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Transcript
Instructional Grouping in a
Differentiated Classroom
Marcia B. Imbeau, Ph.D.
Professor
University of Arkansas
mimbeau@uark.edu
Grouping is……
Take a moment and talk to folks who are
sitting near, how would you define grouping
and what should it include?
Note the concept map on the following
slide and discuss where this topic is located
and how that location has meaning. What do
you and your discussion group conclude?
1
Differentiation
is a teacher’s proactive response to learner needs
shaped by mindset
and guided by general principles of differentiation
Building
Community
Quality
Curriculum
Teaching Up
Respectful
Tasks
Ongoing
Assessment
Flexible
Grouping
Flexible
Management
Teachers can differentiate through
Content
Process
Product
The information and
ideas students need to
grapple with in order to
reach the learning goals
How students take in
and make sense of the
content
How students show what
they know, understand
and can do
Affect/
Environment
The climate or tone of
the classroom
according to student’s
Readiness
Interest
Learning Profile
Relative standing to the
learning goals
Passions, affinities,
kinships that motivate
Preferred approaches to
learning, intelligence
preferences, gender and
culture
learning
Through a variety of instructional strategies such as
RAFTS…Graphic Organizers…Scaffolding Reading…Tic-Tac-Toe…Learning Contracts….Menus……Tiered
Assignments… Learning/Interest Centers… Independent Projects…Intelligence Preferences…..Orbitals….Expression
Options……Varied Homework…..Small Group Instruction……Complex Instruction…WebQuests & Web Inquiry…etc.
Purposes of Flexible Grouping
2
Make sure you have
4 different partners!
Remember that
your partner must
put your name at the
same base!!!
Baseball Partners
___________
Second Base
________
First Base
________
Third Base
___________
Home Base
Judy Rex
Building Community
Getting to Know you Games
People Bingo
Who in the World
Find Someone Who
Random discussion partners about current
events, debriefing, just mixing-it-up
Jigsaw
3
Flexible Grouping
Consistently fluid working arrangements
Whole class, individuals, pairs, triads, quads,
etc.
Student selected, teacher selected, randomly
selected
Based on interest, learning profile, readiness
Homogeneous,
heterogeneous
Key Concept: Flexible Grouping?
Students consistently working in a variety
of purposefully planned groups…
…based on different elements of student
learning…
…and both homogeneous and heterogeneous
in regard to those elements…
Tomlinson (2003) Fulfilling the Promise of the
Differentiated Classroom.
4
Flexible Grouping
BUZZARDS
BLUEJAYS
WOMBATS
SMALL GROUP
WHOLE
GROUP
INDIVIDUAL
PAIRS
5
Readiness
If tasks need to be a
close match for skills
Interest
If tasks ignite
curiosity or passion
Learning
Profile
If the assignment
encourages students
to work in a
preferred manner
Flexible Grouping Options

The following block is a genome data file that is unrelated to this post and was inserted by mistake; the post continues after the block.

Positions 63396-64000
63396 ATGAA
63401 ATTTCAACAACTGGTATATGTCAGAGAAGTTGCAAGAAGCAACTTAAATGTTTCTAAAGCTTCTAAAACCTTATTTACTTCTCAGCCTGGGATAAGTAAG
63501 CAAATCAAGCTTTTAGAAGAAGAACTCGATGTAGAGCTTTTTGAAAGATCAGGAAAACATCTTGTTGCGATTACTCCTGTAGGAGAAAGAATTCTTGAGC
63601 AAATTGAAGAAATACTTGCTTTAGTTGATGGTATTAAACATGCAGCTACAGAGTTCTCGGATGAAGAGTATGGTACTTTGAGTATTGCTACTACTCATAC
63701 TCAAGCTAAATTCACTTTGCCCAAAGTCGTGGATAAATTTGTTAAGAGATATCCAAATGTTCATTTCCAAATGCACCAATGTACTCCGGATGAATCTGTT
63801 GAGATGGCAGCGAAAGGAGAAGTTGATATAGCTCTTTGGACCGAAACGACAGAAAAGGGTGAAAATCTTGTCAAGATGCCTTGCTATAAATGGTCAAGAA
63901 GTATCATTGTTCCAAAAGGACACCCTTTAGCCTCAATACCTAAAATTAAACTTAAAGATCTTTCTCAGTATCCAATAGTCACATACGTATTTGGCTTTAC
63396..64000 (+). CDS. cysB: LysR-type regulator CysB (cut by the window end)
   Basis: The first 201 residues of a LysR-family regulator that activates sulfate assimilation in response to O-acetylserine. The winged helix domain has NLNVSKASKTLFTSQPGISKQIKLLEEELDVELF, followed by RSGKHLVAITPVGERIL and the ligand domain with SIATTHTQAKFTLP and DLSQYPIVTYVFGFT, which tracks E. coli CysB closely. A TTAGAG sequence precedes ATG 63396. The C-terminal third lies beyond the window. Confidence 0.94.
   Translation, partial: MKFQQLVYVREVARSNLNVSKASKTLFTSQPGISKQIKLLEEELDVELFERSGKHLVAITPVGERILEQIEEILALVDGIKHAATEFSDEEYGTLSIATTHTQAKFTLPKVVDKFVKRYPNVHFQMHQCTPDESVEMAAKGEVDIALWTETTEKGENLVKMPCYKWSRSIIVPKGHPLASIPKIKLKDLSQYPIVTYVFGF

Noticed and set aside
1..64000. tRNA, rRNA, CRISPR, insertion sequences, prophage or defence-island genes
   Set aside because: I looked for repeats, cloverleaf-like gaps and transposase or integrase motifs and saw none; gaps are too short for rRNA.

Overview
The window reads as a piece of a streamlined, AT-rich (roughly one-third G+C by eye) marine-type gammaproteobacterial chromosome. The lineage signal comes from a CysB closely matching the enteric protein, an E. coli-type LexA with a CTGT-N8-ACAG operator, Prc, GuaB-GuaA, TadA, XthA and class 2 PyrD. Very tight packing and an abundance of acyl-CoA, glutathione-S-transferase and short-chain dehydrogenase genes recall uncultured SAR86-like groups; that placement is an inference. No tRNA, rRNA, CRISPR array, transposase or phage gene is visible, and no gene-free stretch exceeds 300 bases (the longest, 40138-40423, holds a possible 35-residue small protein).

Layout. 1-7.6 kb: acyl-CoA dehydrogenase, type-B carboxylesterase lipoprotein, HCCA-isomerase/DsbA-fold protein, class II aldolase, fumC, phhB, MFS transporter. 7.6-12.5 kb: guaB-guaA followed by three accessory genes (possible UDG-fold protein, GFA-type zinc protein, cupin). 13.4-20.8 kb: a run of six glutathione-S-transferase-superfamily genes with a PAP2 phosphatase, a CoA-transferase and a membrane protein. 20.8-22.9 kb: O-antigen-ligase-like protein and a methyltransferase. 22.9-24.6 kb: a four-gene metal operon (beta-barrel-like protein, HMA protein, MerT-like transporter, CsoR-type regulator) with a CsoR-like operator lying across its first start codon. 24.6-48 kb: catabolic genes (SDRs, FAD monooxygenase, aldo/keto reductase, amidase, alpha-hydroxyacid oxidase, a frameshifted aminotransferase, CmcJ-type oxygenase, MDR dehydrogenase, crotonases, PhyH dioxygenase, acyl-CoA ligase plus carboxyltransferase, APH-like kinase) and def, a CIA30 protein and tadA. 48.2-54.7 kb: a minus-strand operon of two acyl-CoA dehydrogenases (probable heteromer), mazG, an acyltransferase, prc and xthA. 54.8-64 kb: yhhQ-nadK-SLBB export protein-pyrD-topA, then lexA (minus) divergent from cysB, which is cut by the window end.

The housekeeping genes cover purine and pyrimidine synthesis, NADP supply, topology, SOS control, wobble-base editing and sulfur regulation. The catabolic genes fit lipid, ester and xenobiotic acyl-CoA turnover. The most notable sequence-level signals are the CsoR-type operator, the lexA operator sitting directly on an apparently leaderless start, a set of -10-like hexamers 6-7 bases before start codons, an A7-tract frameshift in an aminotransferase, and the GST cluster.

6
Classroom Instructional Arrangements
Whole Class Activities
Pre-assessment
Readiness/interest
Troubleshooting
Planning
Discussing
Introducing
Sharing
Wrap-up of
Explorations
Small Group Activities (pairs, triads, quads)
Sense-Making
Investigation
Directed Reading
Targeting Skills
Planning
Individual Activities
Practice &
Apply Skills
Compacting
Sense-Making
Interest Centers
Homework
Products
Independent
Study
Testing
Student –Teacher Conferences
Assessment &
Assessment Review
Guiding
Tailoring &
Planning
Evaluation
INTEREST
Self - selected
Alone
Pairs
Small Large
Group Group
homohetero homohetero homohetero
Assigned by teacher
Alone
Pairs
Small Large
Group Group
homohetero homohetero homohetero
7
LEARNING
PROFILE
Self - selected
Alone
Pairs
Small
Group
Assigned by teacher
Alone
Large
Group
homohetero homohetero homohetero
Pairs
Small
Group
Large
Group
homohetero homohetero homohetero
READINESS
Self - selected
Alone
Pairs
Small Large
Group Group
homohetero homohetero homohetero
Assigned by teacher
Alone
Pairs
Small Large
Group Group
homohetero homohetero homohetero
8
Some Important Questions Teachers in a
Differentiated Classroom Routinely Consider
Will students work alone or in groups?
If alone, will students choose the task or will
you?
If in groups, what size group would be best?
If in groups, will they be heterogeneous or
homogeneous in terms of interest?
If in groups, will you assign students to
groups or will you let them choose?
Curriculum and Instruction
Interest
Content
Have students become experts in one area of content
and teach others (Jigsaw method).
Design interest centers for the classroom.
Allow students to study content from a range of
perspectives.
Assign independent research on a topic of choice (an
endangered animal, a sports legend, important freedom
fighter)
Assign novels with the same theme/genre but different
titles (survival, adventure, biography, etc.)
Adapted from: Strickland, C.A. (2009). Professional development for
differentiating instruction: An ASCD action tool. Alexandria, VA: ASCD.
9
Curriculum and Instruction
Interest
Process
Let students work with friends (when
appropriate).
Provide mentoring opportunities.
Let students choose a lens through which they
work (e.g., suggest they examine
environmental issues as a landowner, an
activist, the farmer, or medical person)
Adapted from: Strickland, C.A. (2009). Professional development for
differentiating instruction: An ASCD action tool. Alexandria, VA: ASCD.
Curriculum and Instruction
Interest
Product
Allow students to show what they know through a
lens of interest (e.g., show they understand the value
of money based on the number of toys they can buy